Screening for Underlying Osteoporosis in Fragility Fracture Patients: The Patients Perspective

The Open Nursing Journal 31 Jan 2019 RESEARCH ARTICLE DOI: 10.2174/1874434601913010010



Early detection and treatment of osteoporosis are essential in preventing fractures and fracture-related morbidity and mortality. Fractures beget fractures and it is relevant, well-documented and beneficial to target osteoporosis screening in patients already suffering from a fracture. The associated increased number of patients being confronted with a potential diagnosis of osteoporosis makes it worth considering how this affects patients.


The aim of this study was to explore fracture patients’ experiences when confronted with the option of being screened for osteoporosis as the underlying reason of their fracture.


In a phenomenological hermeneutic framework, semi-structured interviews were performed in 15 fragiligty fracture patients being offered screening for osteoporosis. Analysis inspired by Ricoeur consisting of naive reading, structural analysis, critical analysis and discussion was applied.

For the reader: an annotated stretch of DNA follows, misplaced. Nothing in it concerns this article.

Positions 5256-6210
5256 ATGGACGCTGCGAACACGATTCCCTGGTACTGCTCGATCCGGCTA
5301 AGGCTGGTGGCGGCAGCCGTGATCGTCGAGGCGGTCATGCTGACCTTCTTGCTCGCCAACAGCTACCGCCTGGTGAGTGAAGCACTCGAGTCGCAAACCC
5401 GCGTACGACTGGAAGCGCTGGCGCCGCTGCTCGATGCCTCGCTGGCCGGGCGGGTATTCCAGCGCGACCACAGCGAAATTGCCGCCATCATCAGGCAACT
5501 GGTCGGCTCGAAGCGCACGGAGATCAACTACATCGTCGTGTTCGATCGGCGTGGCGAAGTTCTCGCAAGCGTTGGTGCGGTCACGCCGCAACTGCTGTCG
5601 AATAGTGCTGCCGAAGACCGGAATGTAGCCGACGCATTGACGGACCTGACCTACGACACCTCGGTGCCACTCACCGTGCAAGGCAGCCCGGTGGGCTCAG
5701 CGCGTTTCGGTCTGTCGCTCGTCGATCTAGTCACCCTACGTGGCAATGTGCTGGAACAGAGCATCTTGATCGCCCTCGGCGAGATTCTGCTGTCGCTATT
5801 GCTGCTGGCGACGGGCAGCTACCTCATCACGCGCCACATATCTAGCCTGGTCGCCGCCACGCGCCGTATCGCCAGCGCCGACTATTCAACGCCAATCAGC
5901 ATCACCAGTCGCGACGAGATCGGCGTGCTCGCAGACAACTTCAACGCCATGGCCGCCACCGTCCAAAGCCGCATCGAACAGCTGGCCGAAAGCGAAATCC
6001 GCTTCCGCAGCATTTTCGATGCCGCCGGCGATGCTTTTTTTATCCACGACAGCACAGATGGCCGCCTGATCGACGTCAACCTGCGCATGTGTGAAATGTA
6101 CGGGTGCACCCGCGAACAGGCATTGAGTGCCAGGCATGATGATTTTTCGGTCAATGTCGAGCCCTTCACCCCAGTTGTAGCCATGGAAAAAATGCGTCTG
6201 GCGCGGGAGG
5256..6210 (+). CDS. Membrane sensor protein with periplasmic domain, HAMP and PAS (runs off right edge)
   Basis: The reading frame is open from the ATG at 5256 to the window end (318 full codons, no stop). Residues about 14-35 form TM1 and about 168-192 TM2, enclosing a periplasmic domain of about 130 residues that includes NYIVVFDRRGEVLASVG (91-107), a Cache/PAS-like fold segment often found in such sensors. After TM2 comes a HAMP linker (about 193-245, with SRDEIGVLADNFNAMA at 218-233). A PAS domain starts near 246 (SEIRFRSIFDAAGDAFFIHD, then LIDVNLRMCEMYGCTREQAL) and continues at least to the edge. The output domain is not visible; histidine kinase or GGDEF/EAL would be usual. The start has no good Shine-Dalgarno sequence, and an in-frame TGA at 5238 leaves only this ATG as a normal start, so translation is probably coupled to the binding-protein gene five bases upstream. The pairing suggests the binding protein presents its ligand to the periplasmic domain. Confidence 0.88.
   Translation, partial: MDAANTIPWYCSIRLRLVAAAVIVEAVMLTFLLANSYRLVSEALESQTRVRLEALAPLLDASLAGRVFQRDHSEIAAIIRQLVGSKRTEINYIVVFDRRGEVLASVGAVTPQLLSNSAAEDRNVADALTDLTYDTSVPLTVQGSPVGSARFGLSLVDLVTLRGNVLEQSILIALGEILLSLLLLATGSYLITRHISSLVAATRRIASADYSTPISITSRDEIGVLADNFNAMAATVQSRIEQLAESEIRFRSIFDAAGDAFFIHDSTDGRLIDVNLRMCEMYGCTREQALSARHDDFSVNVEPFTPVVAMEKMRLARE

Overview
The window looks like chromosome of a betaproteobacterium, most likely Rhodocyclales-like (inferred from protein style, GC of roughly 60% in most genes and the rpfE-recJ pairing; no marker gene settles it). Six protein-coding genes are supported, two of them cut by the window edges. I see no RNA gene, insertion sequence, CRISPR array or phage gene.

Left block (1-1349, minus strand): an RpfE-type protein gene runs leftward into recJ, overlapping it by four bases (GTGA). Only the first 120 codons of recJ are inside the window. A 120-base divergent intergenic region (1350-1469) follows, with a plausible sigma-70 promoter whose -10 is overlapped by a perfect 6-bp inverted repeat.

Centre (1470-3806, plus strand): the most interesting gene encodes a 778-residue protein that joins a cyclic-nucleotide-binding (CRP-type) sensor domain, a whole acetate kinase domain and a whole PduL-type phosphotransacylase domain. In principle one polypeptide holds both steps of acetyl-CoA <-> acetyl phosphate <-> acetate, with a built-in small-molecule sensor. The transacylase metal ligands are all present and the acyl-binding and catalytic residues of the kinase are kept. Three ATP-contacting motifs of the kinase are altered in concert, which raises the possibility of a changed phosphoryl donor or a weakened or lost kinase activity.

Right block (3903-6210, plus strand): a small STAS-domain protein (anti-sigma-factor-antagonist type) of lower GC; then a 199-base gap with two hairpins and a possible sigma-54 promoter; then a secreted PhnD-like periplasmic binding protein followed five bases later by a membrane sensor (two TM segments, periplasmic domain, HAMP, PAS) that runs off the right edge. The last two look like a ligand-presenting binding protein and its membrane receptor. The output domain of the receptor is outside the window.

Fracture patients were condemned to make a choice when confronted with the possibility of the early detection of osteoporosis. Many questions regarding prevention of new fractures and prospects in the case of a positive test result were raised. The major themes were related to the consequences of knowing what might be hidden in the bones, and the responsibility to prevent illness.


The confrontation with the potential risk of osteoporosis provokes fear and worry in patients about living a daily life and anxiety about being treated as a sick person, but in return, it motivates patients to adopt a bone-healthy lifestyle. In general, patients prefer to be given knowledge of their bone health status over not knowing, and being able to seek further information on the condition they face.

Keywords: Fragility fracture, Osteoporosis, Patient experiences, Phenomenological hermeneutic, Interview, Screening intervention.
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